Patellofemoral syndrome (PFS) is one of the most common causes of anterior knee pain – it is also commonly known as runner’s knee.
Knee pain can be difficult to treat and has stopped many runners from enjoying the exercise.
Researchers from the University of Connecticut suggest that what may work for one runner won’t necessarily help another.
The study highlights the importance of personalised rehabilitation to effectively address chronic knee pain on an individual basis.
Neal Glaviano, assistant professor of kinesiology in the College of Agriculture, Health and Natural Resources, in collaboration with Sungwan Kim, a PhD student, discovered that rehabilitation to address chronic knee pain may not be targeting all the right muscles.
Professor Glaviano has been studying “runner’s knee” for many years. Approximately 23 per cent of the global population suffers from this kind of pain, which affects the area around the kneecap.
While present in the general population, this condition is especially common for runners and those in the military.
“Across the board it’s a pretty significant impairment in [people’s] ability to lead happy and healthy lives,” Professor Glaviano says.
Studies have shown that patients who suffer from patellofemoral pain, some muscles in their legs and hips are weaker in terms of strength and endurance, as well as a decreased ability to generate their maximal muscle contraction.
“It all comes back to there being some potential deficit in the muscle for some reason,” Professor Glaviano says in the university release.
Professor Glaviano theorised that these deficits may be related to the size of certain muscles around the knee. Researchers were specifically interested in the glute and quad muscles.
“A lot of the research shows consistent evidence that there’s weakness in those muscles,” Professor Glaviano says.
“So, I expected those are the four muscles that we would discover are smaller in size compared to the healthy database.”
To understand “runner’s knee” better, the team worked with the Brain Imaging Research Center (BIRC) at UConn to conduct MRI scans of 13 female patients with patellofemoral pain. They then worked with Springbok, a company developed by researchers at the University of Virginia, to analyse individual muscle volumes.
Professor Glaviano and Mr Kim decided to focus on female patients as women are 2.2 times more likely to experience this kind of pain than men – though researchers have not quite figured out why this might be.
“We thought trying to control for [sex] would allow us to answer our question a little more straightforwardly rather than having to worry about known differences in muscle size between males and females,” Professor Glaviano says.
Researchers expected to see differences in muscle size in the quads and glutes but that was not the case. Results showed no significant differences in the size of these muscles in patients with patellofemoral pain compared to the healthy samples.
Instead, the results revealed that the muscles at the front of patients’ hips, their deep external hip rotators, and hamstrings were smaller. But, not all patients had impairments in the same muscles.
“The four main muscles that a lot of the research prioritises as the target for rehabilitation were not actually smaller in size,” Professor Glaviano says. “I think it demonstrates the need to individualize patients’ treatment. We as clinicians and researchers need to quantify which muscles have impairment and target those in a patient’s treatment.”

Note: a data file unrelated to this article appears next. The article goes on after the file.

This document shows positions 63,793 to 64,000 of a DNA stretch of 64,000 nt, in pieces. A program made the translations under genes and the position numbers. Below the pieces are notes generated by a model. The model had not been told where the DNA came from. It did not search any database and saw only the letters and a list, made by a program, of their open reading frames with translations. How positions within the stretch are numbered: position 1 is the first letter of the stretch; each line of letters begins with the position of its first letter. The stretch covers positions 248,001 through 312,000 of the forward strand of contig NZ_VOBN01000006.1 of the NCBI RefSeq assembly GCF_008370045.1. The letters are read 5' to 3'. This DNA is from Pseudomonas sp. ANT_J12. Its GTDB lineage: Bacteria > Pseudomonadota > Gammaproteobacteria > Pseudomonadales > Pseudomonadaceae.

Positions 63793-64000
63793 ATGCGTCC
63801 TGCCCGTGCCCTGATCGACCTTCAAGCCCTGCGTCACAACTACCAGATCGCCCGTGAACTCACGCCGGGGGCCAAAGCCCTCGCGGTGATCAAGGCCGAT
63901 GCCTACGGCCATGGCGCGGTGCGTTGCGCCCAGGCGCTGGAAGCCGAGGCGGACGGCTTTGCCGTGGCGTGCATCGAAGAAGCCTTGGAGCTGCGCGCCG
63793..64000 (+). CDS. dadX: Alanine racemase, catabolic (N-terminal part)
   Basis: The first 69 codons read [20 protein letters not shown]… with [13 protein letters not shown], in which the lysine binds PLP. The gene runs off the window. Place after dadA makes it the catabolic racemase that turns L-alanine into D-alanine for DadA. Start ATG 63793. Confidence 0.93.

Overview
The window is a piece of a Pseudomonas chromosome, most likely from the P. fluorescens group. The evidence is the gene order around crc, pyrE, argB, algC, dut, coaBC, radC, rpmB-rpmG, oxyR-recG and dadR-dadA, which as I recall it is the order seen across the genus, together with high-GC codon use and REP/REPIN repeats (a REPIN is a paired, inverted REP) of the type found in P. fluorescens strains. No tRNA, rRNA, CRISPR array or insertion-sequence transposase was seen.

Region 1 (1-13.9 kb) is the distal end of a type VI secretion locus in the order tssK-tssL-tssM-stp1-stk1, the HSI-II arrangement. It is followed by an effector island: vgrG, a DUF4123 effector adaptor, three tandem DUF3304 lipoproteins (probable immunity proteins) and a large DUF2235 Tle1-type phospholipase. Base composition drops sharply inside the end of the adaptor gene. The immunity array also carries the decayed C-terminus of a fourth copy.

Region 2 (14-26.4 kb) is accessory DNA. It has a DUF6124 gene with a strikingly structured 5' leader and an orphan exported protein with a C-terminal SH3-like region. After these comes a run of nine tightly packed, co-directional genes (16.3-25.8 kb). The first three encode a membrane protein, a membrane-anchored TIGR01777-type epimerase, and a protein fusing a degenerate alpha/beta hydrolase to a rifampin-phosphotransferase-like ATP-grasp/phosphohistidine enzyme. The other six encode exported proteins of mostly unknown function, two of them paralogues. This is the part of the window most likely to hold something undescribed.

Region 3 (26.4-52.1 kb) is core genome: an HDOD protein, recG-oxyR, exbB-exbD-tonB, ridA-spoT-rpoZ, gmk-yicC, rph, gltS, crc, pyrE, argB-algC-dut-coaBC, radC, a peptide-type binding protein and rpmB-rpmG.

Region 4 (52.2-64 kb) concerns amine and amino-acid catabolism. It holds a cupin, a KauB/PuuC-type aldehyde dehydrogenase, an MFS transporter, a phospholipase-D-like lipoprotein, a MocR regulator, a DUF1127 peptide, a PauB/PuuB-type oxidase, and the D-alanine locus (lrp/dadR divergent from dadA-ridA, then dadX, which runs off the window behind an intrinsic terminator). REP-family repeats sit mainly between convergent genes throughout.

In hopes of finding further answers, researchers want to continue researching this topic in order to understand if rehabilitation interventions for patellofemoral pain can be better tailored and personalised for individual patients.
Most patients who receive rehabilitation for patellofemoral pain do not experience long-term pain relief and these findings may be a key to addressing this shortcoming and improving their quality of life.
“There’s very little work on the muscles that were identified as being smaller, so that might explain why there’s such poor long-term outcomes in these patients,” Professor Glaviano adds. “While we’re targeting their quads and their hip muscles, we might be missing other muscles that might also be important.”
Professor Glaviano plans to investigate muscle inhibition, where a muscle is unable to perform optimally because not all the connected nerves are firing.
In his previous studies, Professor Glaviano found that patients with patellofemoral pain experience inhibition in their glute and quad muscles.
“Maybe it’s not that the muscle is smaller. It’s that the muscle isn’t able to recruit all the motor units available to be able to produce that force, and that’s why the weakness is present, not purely from a volumetric standpoint. We’ll have to continue to work to find out,” Professor Glaviano says.
What is ‘runner’s knee’ and what are the symptoms?
“Runner’s knee” or patellofemoral pain (PFP), is an injury that causes pian to the front of the knee or around the kneecap.
According to Cedars Sinai, a runner’s knee may be caused by a structural defect or may be due to a certain way or walking or running.
Other causes may include:
• Malalignment of the kneecap
• Excessive training or overuse
• Injury or trauma
• Weak thigh muscles
• Tight hamstrings
• Tight Achilles tendons
• Poor foot support
• Walking or running with the feet rolling in while the thigh muscles pull the kneecap outward
The symptoms of runner’s knee include:
• Pain in and around the kneecap when you are active.
• Pain after sitting for a long time with the knees bent, which can sometimes cause weakness or feeling of instability.
• Rubbing, grinding of clicking sound of the kneecap
• Kneecap that is sensitive to touch.